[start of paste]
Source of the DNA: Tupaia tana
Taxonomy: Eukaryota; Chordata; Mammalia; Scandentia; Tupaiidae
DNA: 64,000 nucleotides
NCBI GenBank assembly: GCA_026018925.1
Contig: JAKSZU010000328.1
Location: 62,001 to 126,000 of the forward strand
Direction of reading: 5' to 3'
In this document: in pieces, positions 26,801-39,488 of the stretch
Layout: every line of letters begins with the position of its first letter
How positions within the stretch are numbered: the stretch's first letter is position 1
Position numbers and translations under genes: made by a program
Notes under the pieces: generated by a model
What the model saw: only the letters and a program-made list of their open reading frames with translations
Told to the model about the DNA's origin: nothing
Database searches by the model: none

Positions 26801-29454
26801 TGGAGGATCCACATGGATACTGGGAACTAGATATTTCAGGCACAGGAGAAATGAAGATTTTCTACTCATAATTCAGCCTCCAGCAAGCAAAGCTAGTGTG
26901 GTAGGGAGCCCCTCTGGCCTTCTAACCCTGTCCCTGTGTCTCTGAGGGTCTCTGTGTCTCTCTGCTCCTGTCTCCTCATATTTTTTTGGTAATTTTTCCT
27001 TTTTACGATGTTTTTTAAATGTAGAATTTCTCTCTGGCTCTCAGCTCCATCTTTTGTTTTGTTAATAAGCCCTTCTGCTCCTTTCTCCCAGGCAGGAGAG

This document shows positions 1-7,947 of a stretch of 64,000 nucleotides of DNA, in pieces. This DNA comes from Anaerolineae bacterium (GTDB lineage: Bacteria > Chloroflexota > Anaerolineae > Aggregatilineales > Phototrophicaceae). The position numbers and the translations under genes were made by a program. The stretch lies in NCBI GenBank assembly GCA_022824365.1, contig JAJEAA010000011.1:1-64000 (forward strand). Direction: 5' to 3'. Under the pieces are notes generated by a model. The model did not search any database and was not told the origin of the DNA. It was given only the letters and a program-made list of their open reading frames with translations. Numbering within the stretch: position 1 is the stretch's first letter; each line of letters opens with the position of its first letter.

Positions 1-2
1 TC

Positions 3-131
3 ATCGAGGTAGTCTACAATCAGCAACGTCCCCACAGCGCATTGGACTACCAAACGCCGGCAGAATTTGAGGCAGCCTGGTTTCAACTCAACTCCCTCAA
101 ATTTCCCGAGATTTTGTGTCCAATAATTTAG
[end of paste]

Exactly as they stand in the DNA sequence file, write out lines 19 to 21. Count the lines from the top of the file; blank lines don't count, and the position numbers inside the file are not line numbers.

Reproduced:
27001 TTTTACGATGTTTTTTAAATGTAGAATTTCTCTCTGGCTCTCAGCTCCATCTTTTGTTTTGTTAATAAGCCCTTCTGCTCCTTTCTCCCAGGCAGGAGAG

This document shows positions 1-7,947 of a stretch of 64,000 nucleotides of DNA, in pieces. This DNA comes from Anaerolineae bacterium (GTDB lineage: Bacteria > Chloroflexota > Anaerolineae > Aggregatilineales > Phototrophicaceae). The position numbers and the translations under genes were made by a program. The stretch lies in NCBI GenBank assembly GCA_022824365.1, contig JAJEAA010000011.1:1-64000 (forward strand). Direction: 5' to 3'. Under the pieces are notes generated by a model. The model did not search any database and was not told the origin of the DNA. It was given only the letters and a program-made list of their open reading frames with translations. Numbering within the stretch: position 1 is the stretch's first letter; each line of letters opens with the position of its first letter.

Positions 1-2